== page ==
In the early stages, you may not have any symptoms from bile duct cancer. Sometimes, it’s diagnosed when you’re having tests for something else. Or when you have a general check up because you have another liver condition, such as hepatitis or cirrhosis.
If you do have symptoms, they may be quite vague. You may:
- feel sick
- lose your appetite
Of course, these symptoms could be caused by many things other than cancer. But if you feel unwell all or most of the time, contact your GP.
Other symptoms of bile duct cancer are caused by the cancer blocking the flow of bile. This causes jaundice (say: jawn-diss) – yellowing of the skin and whites of the eyes. Because bile is backed up in the liver, you can’t get rid of bilirubin (the waste product from recycling red blood cells). So the bilirubin collects in the bloodstream and other body tissues, causing the yellowing.
Jaundice is very common in bile duct cancer. It happens in 9 out of 10 patients (90%) with extrahepatic bile duct cancer [LINK what is/types]. But it can develop at an early or late stage of the cancer [LINK Treatment: Stages], depending on where the cancer is.
Yellowing can be hard to see on brown and black skin. Other symptoms related to jaundice are:
- itching, caused by a build-up of bile salts in the skin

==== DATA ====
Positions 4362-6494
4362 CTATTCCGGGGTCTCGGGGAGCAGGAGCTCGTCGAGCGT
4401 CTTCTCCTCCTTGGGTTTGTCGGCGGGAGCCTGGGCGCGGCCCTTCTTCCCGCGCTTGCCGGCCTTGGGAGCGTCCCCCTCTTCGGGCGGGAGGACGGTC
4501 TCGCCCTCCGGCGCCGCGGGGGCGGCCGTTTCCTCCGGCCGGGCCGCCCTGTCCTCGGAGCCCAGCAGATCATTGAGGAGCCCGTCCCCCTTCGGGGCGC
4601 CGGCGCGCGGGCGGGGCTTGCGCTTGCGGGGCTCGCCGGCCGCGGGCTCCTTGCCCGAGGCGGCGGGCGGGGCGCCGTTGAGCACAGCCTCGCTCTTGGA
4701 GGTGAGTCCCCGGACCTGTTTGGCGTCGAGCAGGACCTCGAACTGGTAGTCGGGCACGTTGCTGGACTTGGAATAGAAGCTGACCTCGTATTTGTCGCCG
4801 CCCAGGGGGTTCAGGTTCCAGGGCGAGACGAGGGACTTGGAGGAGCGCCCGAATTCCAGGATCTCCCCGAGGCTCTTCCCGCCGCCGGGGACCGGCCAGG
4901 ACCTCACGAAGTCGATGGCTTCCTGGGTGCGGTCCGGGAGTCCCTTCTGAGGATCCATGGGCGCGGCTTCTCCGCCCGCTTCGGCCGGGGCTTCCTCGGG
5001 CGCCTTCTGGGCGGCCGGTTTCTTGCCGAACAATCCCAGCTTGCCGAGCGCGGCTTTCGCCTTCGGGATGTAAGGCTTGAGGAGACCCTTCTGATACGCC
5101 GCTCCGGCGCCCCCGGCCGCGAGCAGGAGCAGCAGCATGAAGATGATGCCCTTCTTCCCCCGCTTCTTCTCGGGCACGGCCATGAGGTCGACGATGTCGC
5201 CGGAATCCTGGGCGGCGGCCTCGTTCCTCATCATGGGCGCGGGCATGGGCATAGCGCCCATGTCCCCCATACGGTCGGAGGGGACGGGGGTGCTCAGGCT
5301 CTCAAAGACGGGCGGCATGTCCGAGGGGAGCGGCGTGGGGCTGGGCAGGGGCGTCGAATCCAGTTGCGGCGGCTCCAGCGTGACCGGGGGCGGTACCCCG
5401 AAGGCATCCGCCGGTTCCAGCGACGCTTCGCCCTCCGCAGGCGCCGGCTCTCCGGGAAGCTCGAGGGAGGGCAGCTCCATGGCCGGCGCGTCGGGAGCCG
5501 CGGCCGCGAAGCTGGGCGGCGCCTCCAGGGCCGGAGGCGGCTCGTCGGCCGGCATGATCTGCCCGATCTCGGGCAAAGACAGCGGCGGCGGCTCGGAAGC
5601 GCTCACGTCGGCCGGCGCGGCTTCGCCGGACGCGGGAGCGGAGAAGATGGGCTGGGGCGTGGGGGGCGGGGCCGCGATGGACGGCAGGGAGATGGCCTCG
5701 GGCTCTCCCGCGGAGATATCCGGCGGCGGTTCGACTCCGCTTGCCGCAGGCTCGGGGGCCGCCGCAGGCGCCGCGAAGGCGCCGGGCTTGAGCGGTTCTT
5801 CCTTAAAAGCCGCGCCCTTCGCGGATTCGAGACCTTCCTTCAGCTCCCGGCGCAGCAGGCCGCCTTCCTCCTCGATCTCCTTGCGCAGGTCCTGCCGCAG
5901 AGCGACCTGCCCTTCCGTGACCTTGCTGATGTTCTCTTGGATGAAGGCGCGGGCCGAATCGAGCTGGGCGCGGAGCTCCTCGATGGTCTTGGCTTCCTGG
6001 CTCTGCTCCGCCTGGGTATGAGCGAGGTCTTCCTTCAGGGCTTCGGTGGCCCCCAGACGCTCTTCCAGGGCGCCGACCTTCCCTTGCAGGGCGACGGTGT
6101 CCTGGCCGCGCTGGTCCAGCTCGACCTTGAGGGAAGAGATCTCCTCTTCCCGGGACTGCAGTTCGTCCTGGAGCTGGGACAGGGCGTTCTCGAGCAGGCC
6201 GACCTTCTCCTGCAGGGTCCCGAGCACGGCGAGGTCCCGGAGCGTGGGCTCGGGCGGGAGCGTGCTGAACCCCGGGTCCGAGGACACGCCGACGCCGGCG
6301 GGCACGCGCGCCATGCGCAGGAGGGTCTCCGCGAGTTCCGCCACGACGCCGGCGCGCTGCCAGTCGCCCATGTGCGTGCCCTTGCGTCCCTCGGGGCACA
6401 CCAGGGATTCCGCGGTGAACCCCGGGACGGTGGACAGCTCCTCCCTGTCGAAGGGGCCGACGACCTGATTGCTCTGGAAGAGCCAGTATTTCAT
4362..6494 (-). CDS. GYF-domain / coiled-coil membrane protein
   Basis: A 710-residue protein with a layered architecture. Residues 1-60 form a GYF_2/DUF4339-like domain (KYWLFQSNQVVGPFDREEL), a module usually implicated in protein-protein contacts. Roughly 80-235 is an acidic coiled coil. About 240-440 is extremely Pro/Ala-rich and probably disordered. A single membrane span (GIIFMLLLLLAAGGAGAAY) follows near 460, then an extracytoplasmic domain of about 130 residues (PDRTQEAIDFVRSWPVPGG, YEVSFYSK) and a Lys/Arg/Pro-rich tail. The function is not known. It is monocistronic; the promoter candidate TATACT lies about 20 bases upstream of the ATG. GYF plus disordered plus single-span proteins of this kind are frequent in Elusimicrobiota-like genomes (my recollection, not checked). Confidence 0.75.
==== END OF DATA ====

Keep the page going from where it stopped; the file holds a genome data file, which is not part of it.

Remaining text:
- very dark wee from bilirubin in the urine
- pale, putty-coloured poo (bowel movements) because bile salts are not passing through and colouring the poo brown
Early on, you may have few other symptoms from jaundice. But if not treated, it can cause flu-like symptoms, including fever, aching muscles and feeling weak and tired. You may also feel sick.
Less common symptoms
You may also:
- lose weight for no reason
- have tummy (abdominal) pain that spreads to your back
These affect around 1 in 3 people (33%) with bile duct cancer. They are more common if you have intrahepatic bile duct cancer.
Around 1 in 10 people (10%) have a particular trio of symptoms – a raised temperature, jaundice and a dull ache in the upper right tummy (abdomen). This is likely to mean that you have sudden inflammation in your bile ducts. Doctors call this cholangitis (say: kol-anj-eye-tis).
Content last reviewed: October 2022
Next review date: October 2025